A Pittsburgh police commander said Tuesday she’s afraid her superiors are transferring her to squelch a criminal investigation into a city public works “redd up” crew that ruptured a Brighton Heights gas line and left without reporting it. (Trib, Jeremy Boren)
Here we go.
“My fear is that — with my transfer — this whole issue will ‘disappear’ and maybe even worse — there may be repercussions for the detective who investigated this incident,” Catherine McNeilly said in an e-mail message.
E-mailing with impunity.
Harper said he is transferring McNeilly to the South Side station because she effectively has used “saturation patrols” of police to quell hot spots of violence in North Side neighborhoods.
We hear that Cmdr. Brackney is being moved to the North Side because Harper wants her to bring to that location the most excellent work that she had been doing for the East End.
Which is not to say that all three dimensions of the three-way swap necessarily cannot have solid explanations of their own at the same time. Yet each facet to the transaction seems to be fraught with a healthy share of political intrigue also.
Zoning Administrator Susan Tymoczko told the commission that the Stadium Authority had given the hotel its blessing, and Planning Commission Chair Wrenna Watson reminded members that the panel isn’t supposed to consider the absence of a community benefits agreement. That logic won the day. (P-G, Rich Lord)
We must have overlooked that change of heart by the Stadium Authority. Besides which we are surprised it can legally offer blessings whilst it lacks representation from City Council.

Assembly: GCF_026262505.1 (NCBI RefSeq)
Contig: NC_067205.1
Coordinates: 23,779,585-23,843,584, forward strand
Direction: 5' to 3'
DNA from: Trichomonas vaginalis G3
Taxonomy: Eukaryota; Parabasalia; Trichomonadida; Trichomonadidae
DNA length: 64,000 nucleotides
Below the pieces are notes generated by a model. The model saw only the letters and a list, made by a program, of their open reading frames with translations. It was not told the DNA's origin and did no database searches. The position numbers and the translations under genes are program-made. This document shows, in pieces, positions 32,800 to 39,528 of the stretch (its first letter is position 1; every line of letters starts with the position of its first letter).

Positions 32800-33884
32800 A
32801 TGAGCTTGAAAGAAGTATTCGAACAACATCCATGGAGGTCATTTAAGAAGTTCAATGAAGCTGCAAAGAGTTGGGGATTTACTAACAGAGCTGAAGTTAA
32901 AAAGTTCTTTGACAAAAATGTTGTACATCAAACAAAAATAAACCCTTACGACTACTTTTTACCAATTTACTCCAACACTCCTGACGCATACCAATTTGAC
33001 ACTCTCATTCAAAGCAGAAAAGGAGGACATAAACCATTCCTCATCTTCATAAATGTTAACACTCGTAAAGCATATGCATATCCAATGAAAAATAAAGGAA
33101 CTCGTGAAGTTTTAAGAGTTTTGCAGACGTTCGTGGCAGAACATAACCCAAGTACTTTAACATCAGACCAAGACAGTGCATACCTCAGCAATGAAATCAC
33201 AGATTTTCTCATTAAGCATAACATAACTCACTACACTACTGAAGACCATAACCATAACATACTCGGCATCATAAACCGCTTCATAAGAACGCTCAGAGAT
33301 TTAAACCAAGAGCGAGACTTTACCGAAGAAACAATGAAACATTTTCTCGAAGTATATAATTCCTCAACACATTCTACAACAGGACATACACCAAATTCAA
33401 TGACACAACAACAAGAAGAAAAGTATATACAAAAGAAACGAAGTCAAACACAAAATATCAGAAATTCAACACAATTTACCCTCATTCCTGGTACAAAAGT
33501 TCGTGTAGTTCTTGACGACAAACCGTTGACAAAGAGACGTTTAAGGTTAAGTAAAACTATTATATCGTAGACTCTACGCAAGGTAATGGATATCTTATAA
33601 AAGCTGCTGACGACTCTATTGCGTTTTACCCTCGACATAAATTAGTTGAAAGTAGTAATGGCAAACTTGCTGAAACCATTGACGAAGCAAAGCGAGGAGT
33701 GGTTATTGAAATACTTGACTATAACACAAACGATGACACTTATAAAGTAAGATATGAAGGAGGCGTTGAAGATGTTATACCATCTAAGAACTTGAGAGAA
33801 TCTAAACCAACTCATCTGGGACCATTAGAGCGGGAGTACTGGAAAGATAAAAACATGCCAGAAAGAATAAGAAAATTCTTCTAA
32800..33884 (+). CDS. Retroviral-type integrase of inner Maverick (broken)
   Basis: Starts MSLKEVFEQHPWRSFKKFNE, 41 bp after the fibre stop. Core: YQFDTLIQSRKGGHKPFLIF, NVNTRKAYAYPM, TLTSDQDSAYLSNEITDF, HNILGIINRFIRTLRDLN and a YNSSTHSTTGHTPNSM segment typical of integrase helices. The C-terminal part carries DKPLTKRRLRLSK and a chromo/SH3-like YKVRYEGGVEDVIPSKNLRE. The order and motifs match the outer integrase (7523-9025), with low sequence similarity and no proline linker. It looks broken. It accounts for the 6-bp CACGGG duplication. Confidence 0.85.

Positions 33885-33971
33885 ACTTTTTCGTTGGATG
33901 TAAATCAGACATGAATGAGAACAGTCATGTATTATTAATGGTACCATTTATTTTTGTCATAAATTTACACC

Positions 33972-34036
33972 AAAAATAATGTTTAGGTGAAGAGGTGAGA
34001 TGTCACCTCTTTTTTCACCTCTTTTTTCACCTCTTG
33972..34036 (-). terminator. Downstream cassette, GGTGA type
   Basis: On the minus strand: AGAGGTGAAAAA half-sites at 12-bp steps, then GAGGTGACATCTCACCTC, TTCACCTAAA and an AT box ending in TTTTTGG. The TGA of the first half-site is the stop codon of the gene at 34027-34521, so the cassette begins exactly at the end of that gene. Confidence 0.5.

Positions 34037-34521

Planning Commission member Barbara Ernsberger was the lone vote against Continental’s plans. She expressed concerns that the developer doesn’t own the property. (Trib, Jeremy Boren)
When the revolution drops, hands off Ms. Ernsberger.
In announcing that Standard & Poor’s Ratings Services has raised the county’s debt rating from A to A+, and Moody’s Investors Service has changed the county’s fiscal outlook from stable to positive, a combative Mr. Onorato challenged a lobby of restaurateurs and bar owners who are trying to eliminate the drink tax to take him on.
“If you know me, and you know how I govern, you also know that I know how to fight,” he said. (P-G, Karamagi Rujumba)
Hillary’s been rubbing off, we guess.
Allegheny County gets things done (P-G, Rich Fitzgerald)
“The theaters and four of the top 10 restaurants in Pittsburgh are within walking distance. Even the gym is walkable. All these little things we don’t have to get in the car and drive to,” he said, adding that he’ll still have to drive to a grocery store — though Downtown did get a smaller market recently. (P-G, Kevin Kirkland)
It’s nice to see some things seem to be working out.